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From: George Levy <GLevy.domain.name.hidden>

Date: Fri, 01 Jun 2001 22:06:17 -0700

John and Hal, Bruno and all everythingers, sorry for the delay guys, I was

travelling and had lots of work. Bruno, I just scanned your post quickly. It

seems to me we are going in the right direction but I shall need time to digest

what you wrote. I shall reply to you later

Let me first reply to John and Hal because it is the shortest reply. Let's go

back to the original Juergens' post

juergen.domain.name.hidden wrote:

*> Example: a never ending universe history h is computed by a finite
*

*> nonhalting program p. To simulate randomness and noise etc, p invokes a
*

*> short pseudorandom generator subroutine q which also never halts. The
*

*> n-th pseudorandom event of history h is based on q's n-th output bit
*

*> q(n) which is initialized by 0 and set to 1 as soon as the n-th element
*

*> of an ordered list of all possible program prefixes halts. Whenever q
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*> modifies some q(n) that was already used in the previous computation of
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*> h, p appropriately recomputes h since the n-th pseudorandom event.
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*>
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*> Such a virtual reality or universe is perfectly well-defined.
*

I replied:

*>Such a universe would violate Bell' inequality theorem. Quantum randomness
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*>cannot be simulated by hidden variables. We have to move beyond
*

*>realism......to get a model of objective reality we must first develop a
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*>model of consciousness.
*

A purely mechanical model no matter how complicated, including random variables,

cannot replicate the results generated by Quantum mechanics + probability

theory. This is exactly what Bell's inequality implies. In fact Bell proved his

inequality using Quantum theory and probability.

Therefore, Juergens' erector (fr: meccano) set approach using pseudo-random

generators, would definitely violate Bell's inequality theorem, and would not be

phenomenally or experimentally equivalent to quantum mechanics. Some of his

(our) choices are:

1) Quantum mechanics + probability -> Bell's inequality and give up on a

mechanical hidden variable, on pseudo random generators, and more generally, on

realism.

2) Something else of power equivalent to Quantum mechanics in describing

nature....Good Luck!!! I do not believe the route to this solution is the

erector set technique. Many a 19th and early 20th century physicist has broken a

tooth on that bone!

George

jamikes wrote:

*> George, thanks for your reply, which is almost as convoluted and
*

*> hard-to-follow as was my question. You wrote:
*

*>
*

*> > I am not restricting anything. I am only saying that Juergens has to
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*> choose
*

*> > between violating Bell's inequality theorem and all that this implies, or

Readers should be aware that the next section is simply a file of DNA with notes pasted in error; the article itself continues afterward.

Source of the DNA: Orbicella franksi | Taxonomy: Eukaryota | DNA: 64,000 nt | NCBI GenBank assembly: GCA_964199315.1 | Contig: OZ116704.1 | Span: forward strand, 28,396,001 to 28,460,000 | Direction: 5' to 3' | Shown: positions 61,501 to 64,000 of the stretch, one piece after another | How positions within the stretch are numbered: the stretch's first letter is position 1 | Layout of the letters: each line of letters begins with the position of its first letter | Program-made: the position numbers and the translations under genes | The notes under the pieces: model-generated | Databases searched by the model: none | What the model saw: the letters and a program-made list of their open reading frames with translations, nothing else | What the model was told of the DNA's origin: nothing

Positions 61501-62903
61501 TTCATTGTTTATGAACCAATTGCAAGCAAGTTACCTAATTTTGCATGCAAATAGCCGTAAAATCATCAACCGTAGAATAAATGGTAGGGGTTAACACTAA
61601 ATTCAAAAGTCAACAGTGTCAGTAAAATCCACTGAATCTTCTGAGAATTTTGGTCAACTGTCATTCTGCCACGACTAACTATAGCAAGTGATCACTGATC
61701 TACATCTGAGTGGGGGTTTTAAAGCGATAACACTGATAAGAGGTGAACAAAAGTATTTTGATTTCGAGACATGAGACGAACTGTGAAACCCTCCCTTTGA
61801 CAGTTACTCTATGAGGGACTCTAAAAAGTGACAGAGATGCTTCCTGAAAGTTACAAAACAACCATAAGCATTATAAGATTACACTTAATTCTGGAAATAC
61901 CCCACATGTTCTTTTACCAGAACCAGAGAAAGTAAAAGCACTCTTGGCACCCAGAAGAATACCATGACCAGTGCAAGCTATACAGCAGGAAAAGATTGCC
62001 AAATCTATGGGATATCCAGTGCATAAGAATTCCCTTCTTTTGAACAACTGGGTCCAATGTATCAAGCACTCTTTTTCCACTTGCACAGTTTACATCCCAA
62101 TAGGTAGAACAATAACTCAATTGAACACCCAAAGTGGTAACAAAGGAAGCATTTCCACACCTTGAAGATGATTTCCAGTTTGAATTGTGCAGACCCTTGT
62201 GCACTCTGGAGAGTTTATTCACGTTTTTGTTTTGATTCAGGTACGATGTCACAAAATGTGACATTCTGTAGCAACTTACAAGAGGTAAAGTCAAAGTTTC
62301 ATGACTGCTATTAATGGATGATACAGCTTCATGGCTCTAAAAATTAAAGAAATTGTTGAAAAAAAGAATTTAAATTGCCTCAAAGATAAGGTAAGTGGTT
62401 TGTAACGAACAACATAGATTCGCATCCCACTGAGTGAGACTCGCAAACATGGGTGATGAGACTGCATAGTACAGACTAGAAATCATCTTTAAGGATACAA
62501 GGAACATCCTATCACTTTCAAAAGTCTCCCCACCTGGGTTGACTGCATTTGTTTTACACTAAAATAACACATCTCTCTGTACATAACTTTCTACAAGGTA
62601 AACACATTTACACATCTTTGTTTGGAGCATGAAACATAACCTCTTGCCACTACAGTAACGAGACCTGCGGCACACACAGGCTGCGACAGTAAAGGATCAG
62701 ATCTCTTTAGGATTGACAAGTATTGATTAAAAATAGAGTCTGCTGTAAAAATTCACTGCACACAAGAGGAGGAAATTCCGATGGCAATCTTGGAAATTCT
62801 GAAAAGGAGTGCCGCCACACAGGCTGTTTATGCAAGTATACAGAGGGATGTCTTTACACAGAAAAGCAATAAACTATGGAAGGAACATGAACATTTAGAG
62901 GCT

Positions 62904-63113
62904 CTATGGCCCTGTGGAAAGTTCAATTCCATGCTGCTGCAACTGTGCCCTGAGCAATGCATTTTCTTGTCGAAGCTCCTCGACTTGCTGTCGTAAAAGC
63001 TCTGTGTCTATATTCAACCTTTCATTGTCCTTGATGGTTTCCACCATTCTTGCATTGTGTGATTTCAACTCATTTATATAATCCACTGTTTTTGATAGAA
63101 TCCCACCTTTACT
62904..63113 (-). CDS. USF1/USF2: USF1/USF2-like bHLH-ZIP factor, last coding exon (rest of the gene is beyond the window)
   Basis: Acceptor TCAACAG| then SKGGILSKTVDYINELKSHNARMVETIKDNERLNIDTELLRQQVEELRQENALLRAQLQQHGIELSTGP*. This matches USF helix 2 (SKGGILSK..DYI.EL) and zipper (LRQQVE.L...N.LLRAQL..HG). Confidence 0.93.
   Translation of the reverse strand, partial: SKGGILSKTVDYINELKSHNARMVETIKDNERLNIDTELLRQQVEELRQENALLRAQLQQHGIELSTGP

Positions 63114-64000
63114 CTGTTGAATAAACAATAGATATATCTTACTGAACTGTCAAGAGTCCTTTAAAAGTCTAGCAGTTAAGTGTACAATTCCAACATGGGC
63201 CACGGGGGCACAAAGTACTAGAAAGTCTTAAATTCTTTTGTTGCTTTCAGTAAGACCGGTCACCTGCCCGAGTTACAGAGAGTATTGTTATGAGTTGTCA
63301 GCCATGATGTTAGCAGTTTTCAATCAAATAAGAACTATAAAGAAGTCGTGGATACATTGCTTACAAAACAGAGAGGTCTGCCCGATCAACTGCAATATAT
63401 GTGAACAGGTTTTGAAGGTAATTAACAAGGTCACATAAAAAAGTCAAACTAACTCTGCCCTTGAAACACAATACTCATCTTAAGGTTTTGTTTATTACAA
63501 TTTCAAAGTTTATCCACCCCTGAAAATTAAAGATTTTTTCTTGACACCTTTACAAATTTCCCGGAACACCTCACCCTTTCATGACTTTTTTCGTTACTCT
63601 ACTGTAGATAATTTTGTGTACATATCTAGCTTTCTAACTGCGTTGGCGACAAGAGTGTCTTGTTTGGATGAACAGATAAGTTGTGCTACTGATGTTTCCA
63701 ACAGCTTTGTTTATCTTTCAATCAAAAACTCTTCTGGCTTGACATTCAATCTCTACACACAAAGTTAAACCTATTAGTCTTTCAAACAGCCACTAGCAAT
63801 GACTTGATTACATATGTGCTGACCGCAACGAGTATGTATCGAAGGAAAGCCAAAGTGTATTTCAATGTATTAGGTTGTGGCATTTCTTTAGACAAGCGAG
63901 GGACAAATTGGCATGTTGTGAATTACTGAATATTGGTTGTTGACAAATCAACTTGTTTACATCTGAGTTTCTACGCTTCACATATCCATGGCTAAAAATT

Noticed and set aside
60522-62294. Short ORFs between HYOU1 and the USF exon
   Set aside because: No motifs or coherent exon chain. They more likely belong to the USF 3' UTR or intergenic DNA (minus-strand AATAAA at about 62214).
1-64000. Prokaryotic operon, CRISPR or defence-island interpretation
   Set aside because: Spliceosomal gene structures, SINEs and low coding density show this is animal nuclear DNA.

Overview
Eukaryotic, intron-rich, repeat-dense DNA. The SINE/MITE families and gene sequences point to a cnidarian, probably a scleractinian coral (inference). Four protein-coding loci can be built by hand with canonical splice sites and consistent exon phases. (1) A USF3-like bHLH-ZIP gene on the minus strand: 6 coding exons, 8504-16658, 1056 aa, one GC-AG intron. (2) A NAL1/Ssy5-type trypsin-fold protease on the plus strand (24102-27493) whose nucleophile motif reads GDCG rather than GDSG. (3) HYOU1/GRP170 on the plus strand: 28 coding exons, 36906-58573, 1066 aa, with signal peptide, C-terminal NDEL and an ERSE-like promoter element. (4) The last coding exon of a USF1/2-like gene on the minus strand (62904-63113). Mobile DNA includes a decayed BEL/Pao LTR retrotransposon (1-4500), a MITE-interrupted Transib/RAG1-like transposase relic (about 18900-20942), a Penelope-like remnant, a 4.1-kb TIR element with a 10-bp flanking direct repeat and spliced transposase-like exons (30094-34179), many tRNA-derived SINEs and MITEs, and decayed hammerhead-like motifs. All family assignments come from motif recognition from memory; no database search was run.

*

*> not
*

*> > and all that this implies. My stand is that we shouldn't.
*

*> > George
*

*> >
*

*> So ;let me rephrase the question:
*

*> is your stand that if an imaginary universe would violate eg. Bell's
*

*> theorem, it should be excluded from consideration as a possibility,
*

*> - or -
*

*> we should rather conclude that Bell's theorem (or any other fundemntal
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*> "human" rule) has a limited validity and does not cover every possible
*

*> universe?
*

*> John
*

Received on Fri Jun 01 2001 - 22:07:59 PDT

Date: Fri, 01 Jun 2001 22:06:17 -0700

John and Hal, Bruno and all everythingers, sorry for the delay guys, I was

travelling and had lots of work. Bruno, I just scanned your post quickly. It

seems to me we are going in the right direction but I shall need time to digest

what you wrote. I shall reply to you later

Let me first reply to John and Hal because it is the shortest reply. Let's go

back to the original Juergens' post

juergen.domain.name.hidden wrote:

I replied:

A purely mechanical model no matter how complicated, including random variables,

cannot replicate the results generated by Quantum mechanics + probability

theory. This is exactly what Bell's inequality implies. In fact Bell proved his

inequality using Quantum theory and probability.

Therefore, Juergens' erector (fr: meccano) set approach using pseudo-random

generators, would definitely violate Bell's inequality theorem, and would not be

phenomenally or experimentally equivalent to quantum mechanics. Some of his

(our) choices are:

1) Quantum mechanics + probability -> Bell's inequality and give up on a

mechanical hidden variable, on pseudo random generators, and more generally, on

realism.

2) Something else of power equivalent to Quantum mechanics in describing

nature....Good Luck!!! I do not believe the route to this solution is the

erector set technique. Many a 19th and early 20th century physicist has broken a

tooth on that bone!

George

jamikes wrote:

Received on Fri Jun 01 2001 - 22:07:59 PDT

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